A study performed by US academics on behalf of the Nordic
Council of Ministers says REACH will cost around 0.06% of annual
sales revenues to the European chemicals industry.
US researchers from Boston’s Tufts University have released
a new study – “The true costs of REACH” – that
will add fuel to the controversy over the costs and benefits of
Published on 13 October by the Nordic Council of Ministers, the
study says the total direct costs of REACH to Europe’s chemicals
industry would not exceed 4 billion euros over 11 years, or an
annual cost of “around 0.06% of the industry’s sales revenues”. In
its current, less ambitious version, the academics estimate the
direct costs of REACH at 3.5 billion euros.
Bringing indirect costs into account – those passed on to
‘downstream’ users such as carmakers – the researchers project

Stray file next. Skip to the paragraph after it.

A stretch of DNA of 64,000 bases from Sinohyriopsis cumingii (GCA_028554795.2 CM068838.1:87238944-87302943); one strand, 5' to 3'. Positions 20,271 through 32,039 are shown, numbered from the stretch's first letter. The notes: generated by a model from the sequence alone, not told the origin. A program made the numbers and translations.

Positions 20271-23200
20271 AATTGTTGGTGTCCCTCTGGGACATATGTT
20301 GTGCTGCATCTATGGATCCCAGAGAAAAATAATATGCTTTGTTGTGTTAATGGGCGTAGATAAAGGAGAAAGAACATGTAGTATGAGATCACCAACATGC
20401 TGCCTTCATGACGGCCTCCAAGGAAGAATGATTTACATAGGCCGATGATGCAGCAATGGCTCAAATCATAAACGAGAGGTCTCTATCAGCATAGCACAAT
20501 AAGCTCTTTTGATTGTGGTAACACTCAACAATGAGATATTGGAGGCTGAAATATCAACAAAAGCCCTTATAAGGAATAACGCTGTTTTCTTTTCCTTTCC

total costs “should be no more than 1.5 – 2.3 times the direct
Commenting on their findings, the scientists say “economic
analysis confirms that costs of this magnitude are unlikely to harm
European industry”. They add that the ‘Storm’ scenario put forward
in a previous study by Arthur D. Little for the German chemicals
industry, which implies that total costs are 650 times the direct
costs, show “implausible results, based on numerous errors and
They further argue that, since regulatory requirement will be
eased on small-volume new substances, REACH will help
by “boosting innovation and improving the competitive position
of European producers”. Furthermore, they add that “early action on
environmental hazards will lighten the burden on downstream users
and create substantial savings in areas including worker safety,
waste disposal, remediation and liability claims”.
All in all, they conclude, “European industry will gain the
competitive advantage of being the first to move towards cleaner
and safer production and use of chemicals”.